(See William Corbett’s piece on Metcalf that begins with Nennius’s “I have made a heap of all that I could find” and ends with Arthur Dove: “There is an Arthur Dove collage in Boston’s Museum of Fine Arts that puts me in mind of Metcalf. Mussel shells are nailed in a row below a hill of sand and pebbles, and on the hill a touring car clipped from a magazine advertisement carries the family on what must be a Sunday drive. This scene is seen through tree branches set in rows.” Metcalf reviewed Michel Butor’s fragmentary, factual, quote-filled—signs, slogans, newspapers, catalog detritus along with Jefferson, Franklin, William Penn, Louis Sullivan, &c.—1963 Mobile, A Study for a Representation of the United States for Corbett’s magazine Fire Exit.)

Metcalf (Lillabulero) on Melville scholars and meeting Olson:
My mother was Melville’s literary executrix . . . She had a lot of valuable material, plus her own childhood memories of Melville . . . She was 10 years old when he died. How valuable that is, knowing the great man up to your 10th year, I don’t know. She got a great pleasure out of it, and our home was sort of a haven for Melville scholars during the time that Melville was being discovered, beginning in 1921. I was four years old then, I don’t remember that, of course, but later on, particularly in the 30’s when we were living in Cambridge, all of this went on, and most of these people were as far as I was concerned, a bunch of creeps. At that time I was an adolescent boy and had no interest in writing, and not much interest in my parents and their interests, and I’d come in the house and these academic characters would be floating around talking a lot of language that I didn’t understand and wasn’t interested in. The first of those who came along and did sort of, you know, make me open my ears a little, was Olson. I was about 14, I think, when he showed up on the scene, that would have made him maybe twenty or something like that, maybe a little older, we were something like six or eight years apart. He and I kept up a sort of on-and-off relationship for many, many years after that. When I grew up and got married, I used to see him in New York. He was living in New York then. I was already writing by then, but we were on completely different tacks. We didn’t have any communication, really, with each other. Finally, he got out his book, Call Me Ishmael, and I was very excited by that, even though I still wasn’t interested in Melville . . .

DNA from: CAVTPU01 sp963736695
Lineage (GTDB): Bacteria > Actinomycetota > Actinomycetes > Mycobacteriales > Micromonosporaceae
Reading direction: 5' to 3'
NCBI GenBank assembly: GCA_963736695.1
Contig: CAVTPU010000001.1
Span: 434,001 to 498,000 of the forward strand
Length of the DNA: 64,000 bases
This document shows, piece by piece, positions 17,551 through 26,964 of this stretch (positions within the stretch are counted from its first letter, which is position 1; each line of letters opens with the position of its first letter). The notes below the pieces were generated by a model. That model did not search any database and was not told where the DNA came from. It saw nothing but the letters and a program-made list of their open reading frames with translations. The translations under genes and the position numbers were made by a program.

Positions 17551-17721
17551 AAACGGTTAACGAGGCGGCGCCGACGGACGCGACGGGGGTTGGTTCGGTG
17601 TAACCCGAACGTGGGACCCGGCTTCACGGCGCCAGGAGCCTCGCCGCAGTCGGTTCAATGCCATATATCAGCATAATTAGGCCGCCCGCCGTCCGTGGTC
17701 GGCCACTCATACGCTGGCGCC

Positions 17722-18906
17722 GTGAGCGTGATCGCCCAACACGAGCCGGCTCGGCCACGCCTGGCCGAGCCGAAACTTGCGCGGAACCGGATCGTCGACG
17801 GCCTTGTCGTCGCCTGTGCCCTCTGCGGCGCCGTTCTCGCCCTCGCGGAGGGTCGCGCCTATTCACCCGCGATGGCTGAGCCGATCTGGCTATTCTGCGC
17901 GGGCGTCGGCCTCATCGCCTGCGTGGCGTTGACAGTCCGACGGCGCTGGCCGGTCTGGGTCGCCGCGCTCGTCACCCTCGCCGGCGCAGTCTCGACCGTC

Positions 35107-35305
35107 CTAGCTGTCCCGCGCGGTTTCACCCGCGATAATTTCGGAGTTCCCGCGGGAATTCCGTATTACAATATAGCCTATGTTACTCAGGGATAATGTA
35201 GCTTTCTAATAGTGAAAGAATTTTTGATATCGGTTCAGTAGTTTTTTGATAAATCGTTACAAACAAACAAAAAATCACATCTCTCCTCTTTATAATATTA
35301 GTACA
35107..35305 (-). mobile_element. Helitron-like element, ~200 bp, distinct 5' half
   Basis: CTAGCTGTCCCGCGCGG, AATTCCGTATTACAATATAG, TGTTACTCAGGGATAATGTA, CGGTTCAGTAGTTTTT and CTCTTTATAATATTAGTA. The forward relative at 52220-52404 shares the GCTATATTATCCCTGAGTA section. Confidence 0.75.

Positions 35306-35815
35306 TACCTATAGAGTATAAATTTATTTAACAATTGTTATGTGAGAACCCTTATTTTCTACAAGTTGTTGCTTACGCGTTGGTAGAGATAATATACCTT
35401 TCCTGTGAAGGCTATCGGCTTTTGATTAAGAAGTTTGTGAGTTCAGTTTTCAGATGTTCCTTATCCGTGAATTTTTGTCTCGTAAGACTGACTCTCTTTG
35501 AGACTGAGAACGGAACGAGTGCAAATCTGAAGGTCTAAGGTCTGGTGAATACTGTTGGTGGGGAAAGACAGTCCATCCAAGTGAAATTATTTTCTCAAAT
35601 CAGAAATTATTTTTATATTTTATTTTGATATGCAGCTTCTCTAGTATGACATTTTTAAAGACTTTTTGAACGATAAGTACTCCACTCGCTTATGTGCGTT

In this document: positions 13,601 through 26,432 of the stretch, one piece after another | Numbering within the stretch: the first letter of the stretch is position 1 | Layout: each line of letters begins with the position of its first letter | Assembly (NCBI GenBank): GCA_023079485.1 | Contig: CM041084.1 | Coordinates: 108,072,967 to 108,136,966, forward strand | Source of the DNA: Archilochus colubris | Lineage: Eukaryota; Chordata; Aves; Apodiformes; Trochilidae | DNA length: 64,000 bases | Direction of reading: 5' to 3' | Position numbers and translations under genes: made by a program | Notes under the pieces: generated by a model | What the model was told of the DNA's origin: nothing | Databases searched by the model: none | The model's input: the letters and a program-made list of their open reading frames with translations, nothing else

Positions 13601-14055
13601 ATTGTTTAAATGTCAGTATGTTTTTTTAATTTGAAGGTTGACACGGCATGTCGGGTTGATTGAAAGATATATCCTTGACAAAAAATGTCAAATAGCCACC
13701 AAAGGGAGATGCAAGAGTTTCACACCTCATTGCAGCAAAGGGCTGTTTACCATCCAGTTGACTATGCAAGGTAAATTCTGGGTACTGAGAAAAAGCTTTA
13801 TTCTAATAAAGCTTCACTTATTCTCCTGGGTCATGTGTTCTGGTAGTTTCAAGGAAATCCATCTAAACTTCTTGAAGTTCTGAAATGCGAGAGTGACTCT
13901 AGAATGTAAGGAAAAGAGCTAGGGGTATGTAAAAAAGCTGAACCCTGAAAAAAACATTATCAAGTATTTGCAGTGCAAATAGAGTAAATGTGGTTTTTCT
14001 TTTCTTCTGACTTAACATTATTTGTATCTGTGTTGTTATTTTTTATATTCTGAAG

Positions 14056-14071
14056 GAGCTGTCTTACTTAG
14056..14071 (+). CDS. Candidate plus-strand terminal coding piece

And, seeing Olson later (Maximus and Will Westin parallel):
He’d come back from the Yucatan, and Creeley had brought out the Mayan Letters, and he was sort of presiding on the outskirts of the birth of Maximus. I was around and close to him and going to meetings and whatnot at the time that was all coming off. I was very excited about what he was doing and more than a little bit jealous, and about that time I wrote Will West. My writing, incidentally, started a little earlier, with Conrad Aiken. I spent a summer studying with him, in my early twenties. But that wasn’t very productive. I wrote a few soft, Aikenesque lyrics, but nothing I care to remember. Although he turned me on to Faulkner, which was important to me at that time, my whole thrust turned out to be in a very different direction . . . Whether I was influenced by Maximus in writing Will West . . . I do remember this, yes, it must have been, because I remember a conversation I had with Olson, and he was reading from Maximus and I was working on Will West. You know how proprietary Olson was about his material. If he wrote about tansy, nobody else could write about tansy. They were his flowers, you know. Everything was like that. He was possessive and omnivorous. So I went up to Olson, almost like I was a humble little student, asking his permission, asking if I could write about De Soto. He said, sure, it was off his kick. I thought, Oh boy! I don’t have to fight him about De Soto.
Thomas Meyer, in a Lillabulero piece called “A Holler for a Tricky Yankee,” puts Metcalf squarely with the odd American isolato, freak and genius:
Cranky. As American as Eli Whitney’s cotton gin, as Alexander Graham Bell’s telephone, as Dr. Young’s Improved rectal dilators (sold only in sets of four). Rattle-trap books tinkered about with. Engines. Devices. Cures for the common hackles. Not so much copyrighted as patented. Plenty of Moxie. Noah Webster not Oxford Scholars.

& here we need not fear what scares the pants off Henry James. Here there isn’t any etiquette beyond silence, beyond the tenderness of ice or the root twisting its design . . .

Arthur Dove, “Long Island,” 1925